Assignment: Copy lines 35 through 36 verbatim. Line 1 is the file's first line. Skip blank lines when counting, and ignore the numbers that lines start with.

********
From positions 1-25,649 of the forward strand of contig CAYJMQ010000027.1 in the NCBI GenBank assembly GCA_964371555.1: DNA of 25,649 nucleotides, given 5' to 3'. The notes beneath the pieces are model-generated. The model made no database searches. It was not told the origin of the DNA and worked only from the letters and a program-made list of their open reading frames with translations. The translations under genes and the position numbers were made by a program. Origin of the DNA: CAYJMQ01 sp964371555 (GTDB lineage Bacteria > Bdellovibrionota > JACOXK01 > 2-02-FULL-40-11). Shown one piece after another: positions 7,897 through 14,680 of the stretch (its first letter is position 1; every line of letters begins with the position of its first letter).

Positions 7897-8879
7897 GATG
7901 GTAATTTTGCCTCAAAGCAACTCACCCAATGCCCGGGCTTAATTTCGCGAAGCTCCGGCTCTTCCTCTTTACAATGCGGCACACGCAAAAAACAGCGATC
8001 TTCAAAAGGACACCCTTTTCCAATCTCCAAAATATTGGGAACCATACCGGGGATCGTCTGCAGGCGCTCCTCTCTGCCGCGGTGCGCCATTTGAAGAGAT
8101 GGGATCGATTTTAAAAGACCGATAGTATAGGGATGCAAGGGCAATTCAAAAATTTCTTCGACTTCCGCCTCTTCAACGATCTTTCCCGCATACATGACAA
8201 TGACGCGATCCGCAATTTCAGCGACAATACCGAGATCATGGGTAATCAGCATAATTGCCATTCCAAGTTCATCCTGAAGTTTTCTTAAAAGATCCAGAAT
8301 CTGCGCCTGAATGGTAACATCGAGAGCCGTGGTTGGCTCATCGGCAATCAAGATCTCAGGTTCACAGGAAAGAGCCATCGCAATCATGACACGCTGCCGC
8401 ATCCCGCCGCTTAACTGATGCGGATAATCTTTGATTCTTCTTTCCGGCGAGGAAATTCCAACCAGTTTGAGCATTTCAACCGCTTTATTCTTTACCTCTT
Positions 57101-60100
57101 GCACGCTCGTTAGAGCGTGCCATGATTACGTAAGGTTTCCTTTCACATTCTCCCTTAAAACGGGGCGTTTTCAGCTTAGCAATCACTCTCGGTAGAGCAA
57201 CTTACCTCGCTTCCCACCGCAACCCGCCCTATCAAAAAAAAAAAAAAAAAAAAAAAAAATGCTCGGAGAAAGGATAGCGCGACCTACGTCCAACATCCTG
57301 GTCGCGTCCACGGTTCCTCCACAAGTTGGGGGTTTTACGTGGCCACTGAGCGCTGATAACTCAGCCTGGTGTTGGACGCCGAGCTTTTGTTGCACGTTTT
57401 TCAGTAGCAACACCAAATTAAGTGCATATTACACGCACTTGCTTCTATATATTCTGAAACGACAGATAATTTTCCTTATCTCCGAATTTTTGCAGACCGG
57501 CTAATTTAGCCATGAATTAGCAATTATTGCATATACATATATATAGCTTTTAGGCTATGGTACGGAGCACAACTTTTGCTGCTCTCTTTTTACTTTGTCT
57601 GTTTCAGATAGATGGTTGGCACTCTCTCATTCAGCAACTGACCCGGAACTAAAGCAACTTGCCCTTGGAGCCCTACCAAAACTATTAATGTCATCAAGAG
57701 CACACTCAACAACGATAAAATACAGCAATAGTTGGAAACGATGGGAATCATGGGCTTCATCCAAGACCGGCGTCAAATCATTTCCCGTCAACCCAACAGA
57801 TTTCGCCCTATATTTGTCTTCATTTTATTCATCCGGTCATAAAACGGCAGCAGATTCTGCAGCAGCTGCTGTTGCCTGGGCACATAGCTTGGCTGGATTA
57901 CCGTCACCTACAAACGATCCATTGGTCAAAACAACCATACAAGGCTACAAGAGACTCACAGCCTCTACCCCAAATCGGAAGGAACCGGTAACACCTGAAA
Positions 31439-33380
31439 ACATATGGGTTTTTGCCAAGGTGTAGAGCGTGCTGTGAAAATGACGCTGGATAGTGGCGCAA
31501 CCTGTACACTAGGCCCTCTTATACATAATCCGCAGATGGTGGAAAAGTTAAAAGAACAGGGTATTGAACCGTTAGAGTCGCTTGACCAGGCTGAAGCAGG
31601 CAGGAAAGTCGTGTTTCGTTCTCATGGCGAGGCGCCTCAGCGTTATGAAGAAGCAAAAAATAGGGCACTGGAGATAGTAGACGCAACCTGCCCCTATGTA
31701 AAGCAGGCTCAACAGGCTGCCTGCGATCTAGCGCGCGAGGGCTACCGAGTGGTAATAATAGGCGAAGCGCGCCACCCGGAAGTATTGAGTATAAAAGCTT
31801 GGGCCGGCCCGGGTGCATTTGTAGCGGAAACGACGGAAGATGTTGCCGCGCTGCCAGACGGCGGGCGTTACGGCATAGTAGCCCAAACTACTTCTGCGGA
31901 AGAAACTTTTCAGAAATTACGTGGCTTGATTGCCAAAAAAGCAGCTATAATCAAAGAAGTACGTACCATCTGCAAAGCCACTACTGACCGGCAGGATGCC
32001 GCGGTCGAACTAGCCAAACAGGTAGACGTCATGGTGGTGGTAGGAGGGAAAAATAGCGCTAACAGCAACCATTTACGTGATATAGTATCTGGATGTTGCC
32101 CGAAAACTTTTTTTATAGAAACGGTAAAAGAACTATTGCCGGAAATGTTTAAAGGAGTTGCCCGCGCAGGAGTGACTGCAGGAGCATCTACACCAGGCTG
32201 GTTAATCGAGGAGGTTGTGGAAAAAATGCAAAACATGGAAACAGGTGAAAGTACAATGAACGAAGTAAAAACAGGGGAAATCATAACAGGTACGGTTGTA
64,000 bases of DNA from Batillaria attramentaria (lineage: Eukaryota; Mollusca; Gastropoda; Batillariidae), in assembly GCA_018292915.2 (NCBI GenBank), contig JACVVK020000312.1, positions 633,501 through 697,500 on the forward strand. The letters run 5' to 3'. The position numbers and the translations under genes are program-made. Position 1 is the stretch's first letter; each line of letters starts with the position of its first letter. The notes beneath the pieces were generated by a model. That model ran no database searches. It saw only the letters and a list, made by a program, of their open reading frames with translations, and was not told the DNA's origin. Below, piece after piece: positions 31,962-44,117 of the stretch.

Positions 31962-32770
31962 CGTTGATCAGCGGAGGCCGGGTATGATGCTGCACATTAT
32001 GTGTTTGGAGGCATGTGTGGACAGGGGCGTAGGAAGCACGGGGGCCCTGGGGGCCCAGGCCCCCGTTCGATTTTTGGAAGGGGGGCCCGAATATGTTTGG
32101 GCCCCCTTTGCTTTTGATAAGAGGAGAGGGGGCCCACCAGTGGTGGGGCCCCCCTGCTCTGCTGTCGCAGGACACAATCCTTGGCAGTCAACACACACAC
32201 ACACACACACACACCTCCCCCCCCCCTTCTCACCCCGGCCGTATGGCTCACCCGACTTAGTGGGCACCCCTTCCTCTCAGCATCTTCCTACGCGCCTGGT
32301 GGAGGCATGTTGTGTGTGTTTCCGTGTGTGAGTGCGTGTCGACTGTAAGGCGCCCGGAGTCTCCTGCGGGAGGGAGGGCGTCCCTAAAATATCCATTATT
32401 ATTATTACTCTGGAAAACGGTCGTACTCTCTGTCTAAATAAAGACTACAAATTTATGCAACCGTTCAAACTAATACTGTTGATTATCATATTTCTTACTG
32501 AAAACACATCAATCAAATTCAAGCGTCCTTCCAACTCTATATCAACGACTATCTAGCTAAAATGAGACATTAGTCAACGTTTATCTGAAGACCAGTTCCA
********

32201 ACACACACACACACCTCCCCCCCCCCTTCTCACCCCGGCCGTATGGCTCACCCGACTTAGTGGGCACCCCTTCCTCTCAGCATCTTCCTACGCGCCTGGT
32301 GGAGGCATGTTGTGTGTGTTTCCGTGTGTGAGTGCGTGTCGACTGTAAGGCGCCCGGAGTCTCCTGCGGGAGGGAGGGCGTCCCTAAAATATCCATTATT